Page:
Essential documents

Many how-tos in this section require you to have some if not all of the essential documents – fully explained below.

​Passport
You’ll have to show your passport when carrying out many of the procedures listed throughout this book. You’re also likely to have to provide photocopies of the pages showing your photo and residence visa, so come prepared. When entering the country and applying for a residence visa, you’ll need a minimum of six months validity on your passport, so be sure sure to keep an eye on the expiration date.

​Resident ID Card (Emirates ID)
After a stop-start couple of years, the Resident Identity Card (formerly Emirates ID) is now a reality – and a necessity. Each card contains the holder’s address, photo, date of birth and fingerprints, and is now an official source of identification in the UAE. The card will eventually replace all other cards, such as health cards and labour cards. If you are already a resident, be sure to bring this with you everywhere. If you are new, you must register for one in order to complete your residence visa application.

​Photos
For just about every licence and application, you’ll need lots of colour passport-sized photos with white backgrounds. Many photo shops around Dubai will take your picture and process the prints. 
 
No Objection Certificate (NOC)
For many procedures you will require a letter from your sponsor or employer, stating that they have no objection to you renting a home, applying for a licence, buying a car, and so on. The NOC, on company headed paper, should state your name, position and passport number, and should then be signed and stamped with the company stamp.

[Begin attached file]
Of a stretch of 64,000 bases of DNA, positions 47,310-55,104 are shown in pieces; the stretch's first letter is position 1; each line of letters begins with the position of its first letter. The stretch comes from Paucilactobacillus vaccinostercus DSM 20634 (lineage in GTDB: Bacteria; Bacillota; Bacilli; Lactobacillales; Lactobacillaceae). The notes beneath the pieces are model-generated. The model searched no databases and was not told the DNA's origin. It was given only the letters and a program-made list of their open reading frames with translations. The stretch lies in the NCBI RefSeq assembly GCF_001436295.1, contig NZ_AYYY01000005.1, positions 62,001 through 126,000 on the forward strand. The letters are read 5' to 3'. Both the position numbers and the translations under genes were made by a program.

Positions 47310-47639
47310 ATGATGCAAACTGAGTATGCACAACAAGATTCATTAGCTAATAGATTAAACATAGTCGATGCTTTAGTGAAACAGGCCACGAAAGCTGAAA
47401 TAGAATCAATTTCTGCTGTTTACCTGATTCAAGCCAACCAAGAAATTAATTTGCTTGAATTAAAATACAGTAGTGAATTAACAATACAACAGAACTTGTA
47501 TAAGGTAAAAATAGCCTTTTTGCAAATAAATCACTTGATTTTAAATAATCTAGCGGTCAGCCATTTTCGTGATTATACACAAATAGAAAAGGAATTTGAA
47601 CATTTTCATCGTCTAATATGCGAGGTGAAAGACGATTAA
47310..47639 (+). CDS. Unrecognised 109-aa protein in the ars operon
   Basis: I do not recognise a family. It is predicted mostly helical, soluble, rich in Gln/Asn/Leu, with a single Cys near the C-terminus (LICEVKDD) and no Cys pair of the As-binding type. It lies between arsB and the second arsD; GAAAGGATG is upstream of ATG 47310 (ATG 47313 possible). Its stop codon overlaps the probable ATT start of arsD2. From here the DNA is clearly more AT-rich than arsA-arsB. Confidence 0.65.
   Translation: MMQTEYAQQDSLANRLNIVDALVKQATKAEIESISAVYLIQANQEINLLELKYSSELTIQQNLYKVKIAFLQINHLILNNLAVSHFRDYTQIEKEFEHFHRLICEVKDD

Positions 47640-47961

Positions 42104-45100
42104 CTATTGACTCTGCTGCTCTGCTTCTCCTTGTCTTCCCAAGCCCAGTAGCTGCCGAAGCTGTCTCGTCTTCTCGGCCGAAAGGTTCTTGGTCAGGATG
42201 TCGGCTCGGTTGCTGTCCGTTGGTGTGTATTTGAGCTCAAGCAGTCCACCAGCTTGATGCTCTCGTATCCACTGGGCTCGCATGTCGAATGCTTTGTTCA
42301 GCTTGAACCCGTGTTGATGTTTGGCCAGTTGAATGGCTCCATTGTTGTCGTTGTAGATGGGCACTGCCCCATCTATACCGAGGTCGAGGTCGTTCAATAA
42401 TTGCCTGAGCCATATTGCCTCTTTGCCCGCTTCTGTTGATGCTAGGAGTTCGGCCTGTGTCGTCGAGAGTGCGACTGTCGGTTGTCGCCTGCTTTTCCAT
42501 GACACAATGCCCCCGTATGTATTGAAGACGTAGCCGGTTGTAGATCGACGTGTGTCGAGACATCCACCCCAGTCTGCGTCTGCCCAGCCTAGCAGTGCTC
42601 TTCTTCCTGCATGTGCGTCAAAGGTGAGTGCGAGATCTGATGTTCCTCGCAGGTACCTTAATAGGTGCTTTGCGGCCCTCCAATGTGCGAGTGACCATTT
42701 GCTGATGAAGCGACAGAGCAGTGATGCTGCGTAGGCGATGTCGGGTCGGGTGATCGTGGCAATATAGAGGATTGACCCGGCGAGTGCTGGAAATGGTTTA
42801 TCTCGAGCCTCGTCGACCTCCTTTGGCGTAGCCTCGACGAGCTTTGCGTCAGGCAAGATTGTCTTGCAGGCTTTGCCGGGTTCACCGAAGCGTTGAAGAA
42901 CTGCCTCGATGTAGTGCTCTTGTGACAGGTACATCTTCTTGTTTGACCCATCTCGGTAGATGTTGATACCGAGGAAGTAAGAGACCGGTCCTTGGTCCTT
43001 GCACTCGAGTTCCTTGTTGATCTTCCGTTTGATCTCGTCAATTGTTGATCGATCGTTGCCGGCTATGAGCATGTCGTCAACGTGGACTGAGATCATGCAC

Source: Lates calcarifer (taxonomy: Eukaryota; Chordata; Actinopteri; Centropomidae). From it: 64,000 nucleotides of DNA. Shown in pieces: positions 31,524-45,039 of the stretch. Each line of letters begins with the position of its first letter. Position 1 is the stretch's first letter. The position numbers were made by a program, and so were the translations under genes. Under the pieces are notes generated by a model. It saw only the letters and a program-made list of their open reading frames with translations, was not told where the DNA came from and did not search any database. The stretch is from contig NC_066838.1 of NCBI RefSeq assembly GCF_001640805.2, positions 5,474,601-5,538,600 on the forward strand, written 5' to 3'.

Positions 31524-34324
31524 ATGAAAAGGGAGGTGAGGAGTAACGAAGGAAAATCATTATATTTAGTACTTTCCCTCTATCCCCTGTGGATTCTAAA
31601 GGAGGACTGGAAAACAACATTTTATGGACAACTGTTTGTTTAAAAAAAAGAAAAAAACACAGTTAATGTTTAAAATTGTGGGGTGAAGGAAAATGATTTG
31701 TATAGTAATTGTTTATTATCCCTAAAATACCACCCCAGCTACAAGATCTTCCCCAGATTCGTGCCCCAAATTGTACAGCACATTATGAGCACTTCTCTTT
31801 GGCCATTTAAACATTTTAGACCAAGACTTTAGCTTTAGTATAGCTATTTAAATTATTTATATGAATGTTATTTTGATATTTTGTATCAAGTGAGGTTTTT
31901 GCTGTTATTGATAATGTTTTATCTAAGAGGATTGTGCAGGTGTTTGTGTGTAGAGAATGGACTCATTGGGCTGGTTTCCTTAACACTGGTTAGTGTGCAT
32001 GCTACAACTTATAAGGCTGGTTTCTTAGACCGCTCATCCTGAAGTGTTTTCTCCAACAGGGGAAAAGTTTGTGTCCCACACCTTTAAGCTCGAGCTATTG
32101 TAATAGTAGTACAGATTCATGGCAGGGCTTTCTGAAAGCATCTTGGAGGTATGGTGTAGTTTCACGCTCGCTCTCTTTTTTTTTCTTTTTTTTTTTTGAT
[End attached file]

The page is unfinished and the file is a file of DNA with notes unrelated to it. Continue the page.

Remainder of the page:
English vs Arabic 
Always keep in mind that any document written in Arabic is the legally binding one; the English version isn’t. Therefore many institutions require that application forms are completed in Arabic. If you’re worried you can employ the services of a legal translator.
 
 
Salary Certificate
To apply for certain services you will need to present proof of your earnings. As with a no objection certificate, a salary certificate should be on company headed paper, and must be signed and stamped to make it ‘official.’
 
Copies
In addition to your passport, you may also be asked for photocopies of various other documents, cards, licences and certificates. As a security measure it’s worth keeping copies of all your essential documents in a safe place anyway, should you be unfortunate enough to lose the original.

 
Typing centres 
Many of the processes described in this section involve going to a typing centre. These are found all over the city, and are within or close to many of the government departments that require the use of one. Often the required application forms need to be collected from a typing centre, and the relevant department won’t accept a form that hasn’t been filled out by one. You will need to take along all the relevant documents and pay a fee.

Different centres are often authorised to do different processes, and it’s not clear cut finding out which one does what. You can usually find out by contacting the department you need to deal with (and sometimes on their website). Some processes enable you to bypass the applicable government department – the entire process can be undertaken at the typing centre.
 
 
Additional Documents 
Depending on the procedure, you may sometimes need additional documents such as a birth certificate, marriage certificate, driving licence (or international driving licence), education certificates, school records, professional certificates, divorce papers, or power of attorney. For more information see the relevant how-to.

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